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<script>{ "title": "jQuery Event Basics", "level": "beginner", "attribution": [ "jQuery Fundamentals" ] }</script>

jQuery Event Basics

Setting Up Event Responses on DOM Elements

jQuery makes it straightforward to set up event-driven responses on page elements. These events are often triggered by the end user's interaction with the page, such as when text is entered into a form element or the mouse pointer is moved. In some cases, such as the page load and unload events, the browser itself will trigger the event.

jQuery offers convenience methods for most native browser events. These methods — including .click(), .focus(), .blur(), .change(), etc. — are shorthand for jQuery's .on() method. The on method is useful for binding the same handler function to multiple events, when you want to provide data to the event handler, when you are working with custom events, or when you want to pass an object of multiple events and handlers.

// Event setup using a convenience method
$( "p" ).click(function() {
	console.log( "You clicked a paragraph!" );
// Equivalent event setup using the `.on()` method
$( "p" ).on( "click", function() {
	console.log( "click" );

Extending Events to New Page Elements

It is important to note that .on() can only create event listeners on elements that exist at the time you set up the listeners. Similar elements created after the event listeners are established will not automatically pick up event behaviors you've set up previously. For example:

$( document ).ready(function(){

	// Sets up click behavior on all button elements with the alert class
	// that exist in the DOM when the instruction was executed
	$( "button.alert" ).on( "click", function() {
		console.log( "A button with the alert class was clicked!" );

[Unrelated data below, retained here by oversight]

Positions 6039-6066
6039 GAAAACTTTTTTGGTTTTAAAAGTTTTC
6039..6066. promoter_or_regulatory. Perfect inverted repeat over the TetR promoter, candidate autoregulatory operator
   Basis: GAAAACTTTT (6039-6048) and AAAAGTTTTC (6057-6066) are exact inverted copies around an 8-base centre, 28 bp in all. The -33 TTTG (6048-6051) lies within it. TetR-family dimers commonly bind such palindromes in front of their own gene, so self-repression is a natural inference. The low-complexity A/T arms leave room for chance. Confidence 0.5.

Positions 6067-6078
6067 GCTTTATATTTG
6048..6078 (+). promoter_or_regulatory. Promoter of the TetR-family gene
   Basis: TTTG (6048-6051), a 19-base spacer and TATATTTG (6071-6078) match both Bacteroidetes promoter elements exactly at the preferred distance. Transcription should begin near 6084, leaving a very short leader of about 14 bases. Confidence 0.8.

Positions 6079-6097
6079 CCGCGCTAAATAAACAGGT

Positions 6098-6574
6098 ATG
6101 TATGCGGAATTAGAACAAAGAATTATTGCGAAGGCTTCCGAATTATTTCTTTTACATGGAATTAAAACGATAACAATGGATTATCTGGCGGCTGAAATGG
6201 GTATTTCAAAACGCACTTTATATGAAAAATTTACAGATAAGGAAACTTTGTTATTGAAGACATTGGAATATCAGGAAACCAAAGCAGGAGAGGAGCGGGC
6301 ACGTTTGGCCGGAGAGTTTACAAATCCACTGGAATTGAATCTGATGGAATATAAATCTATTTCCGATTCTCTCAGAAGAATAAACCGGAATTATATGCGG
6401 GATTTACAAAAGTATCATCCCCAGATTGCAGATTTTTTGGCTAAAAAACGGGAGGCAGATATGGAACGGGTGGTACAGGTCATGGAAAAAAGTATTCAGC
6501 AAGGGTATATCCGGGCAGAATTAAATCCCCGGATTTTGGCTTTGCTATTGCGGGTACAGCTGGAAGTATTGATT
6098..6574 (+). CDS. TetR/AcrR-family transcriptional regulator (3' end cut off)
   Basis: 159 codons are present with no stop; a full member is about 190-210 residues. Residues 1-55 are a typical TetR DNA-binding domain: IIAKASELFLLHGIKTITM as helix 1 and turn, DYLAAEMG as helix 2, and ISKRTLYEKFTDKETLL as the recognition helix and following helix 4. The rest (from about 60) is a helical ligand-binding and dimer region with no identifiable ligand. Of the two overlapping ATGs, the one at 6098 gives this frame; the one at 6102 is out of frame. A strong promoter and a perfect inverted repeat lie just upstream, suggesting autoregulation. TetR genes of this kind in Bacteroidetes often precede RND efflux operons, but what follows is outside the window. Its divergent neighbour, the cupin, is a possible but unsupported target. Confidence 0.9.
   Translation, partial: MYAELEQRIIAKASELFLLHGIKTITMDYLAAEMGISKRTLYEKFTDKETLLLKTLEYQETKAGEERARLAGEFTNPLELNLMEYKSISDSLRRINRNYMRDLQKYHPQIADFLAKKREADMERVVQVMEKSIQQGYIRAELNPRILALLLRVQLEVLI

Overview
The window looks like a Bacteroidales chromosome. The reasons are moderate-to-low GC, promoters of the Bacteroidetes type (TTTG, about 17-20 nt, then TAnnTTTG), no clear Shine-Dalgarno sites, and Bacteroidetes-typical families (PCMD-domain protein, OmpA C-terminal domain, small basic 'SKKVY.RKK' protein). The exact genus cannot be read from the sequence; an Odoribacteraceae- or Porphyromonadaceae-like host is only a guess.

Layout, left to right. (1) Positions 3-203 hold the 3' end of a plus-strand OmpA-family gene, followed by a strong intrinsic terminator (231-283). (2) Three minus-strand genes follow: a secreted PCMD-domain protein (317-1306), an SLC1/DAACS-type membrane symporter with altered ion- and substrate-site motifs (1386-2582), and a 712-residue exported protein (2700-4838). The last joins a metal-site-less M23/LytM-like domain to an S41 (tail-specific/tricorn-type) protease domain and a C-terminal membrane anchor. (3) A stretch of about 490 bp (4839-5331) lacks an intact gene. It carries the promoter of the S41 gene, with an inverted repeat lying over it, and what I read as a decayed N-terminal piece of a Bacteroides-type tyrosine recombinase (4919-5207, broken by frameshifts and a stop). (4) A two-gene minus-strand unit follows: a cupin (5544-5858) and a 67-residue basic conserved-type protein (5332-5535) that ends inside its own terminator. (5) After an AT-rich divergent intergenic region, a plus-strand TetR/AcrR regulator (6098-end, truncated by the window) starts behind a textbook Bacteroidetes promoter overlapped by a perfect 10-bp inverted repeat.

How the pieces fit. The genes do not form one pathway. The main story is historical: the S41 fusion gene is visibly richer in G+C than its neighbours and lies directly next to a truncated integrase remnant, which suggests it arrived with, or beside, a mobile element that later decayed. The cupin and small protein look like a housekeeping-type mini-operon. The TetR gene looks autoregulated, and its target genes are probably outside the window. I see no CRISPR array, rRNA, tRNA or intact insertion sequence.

// Now create a new button element with the alert class. This button
	// was created after the click listeners were applied above, so it
	// will not have the same click behavior as its peers
	$( "<button class='alert'>Alert!</button>" ).appendTo( document.body );

Consult the article on event delegation to see how to use .on() so that event behaviors will be extended to new elements without having to rebind them.

Inside the Event Handler Function

Every event handling function receives an event object, which contains many properties and methods. The event object is most commonly used to prevent the default action of the event via the .preventDefault() method. However, the event object contains a number of other useful properties and methods, including:

pageX, pageY

The mouse position at the time the event occurred, relative to the top left corner of the page display area (not the entire browser window).


The type of the event (e.g., "click").


The button or key that was pressed.


Any data that was passed in when the event was bound. For example:

// Event setup using the `.on()` method with data
$( "input" ).on(
	{ foo: "bar" }, // Associate data with event binding
	function( eventObject ) {
		console.log("An input value has changed! ",;


The DOM element that initiated the event.


The namespace specified when the event was triggered.


The difference in milliseconds between the time the event occurred in the browser and January 1, 1970.


Prevent the default action of the event (e.g. following a link).


Stop the event from bubbling up to other elements.

In addition to the event object, the event handling function also has access to the DOM element that the handler was bound to via the keyword this. To turn the DOM element into a jQuery object that we can use jQuery methods on, we simply do $( this ), often following this idiom: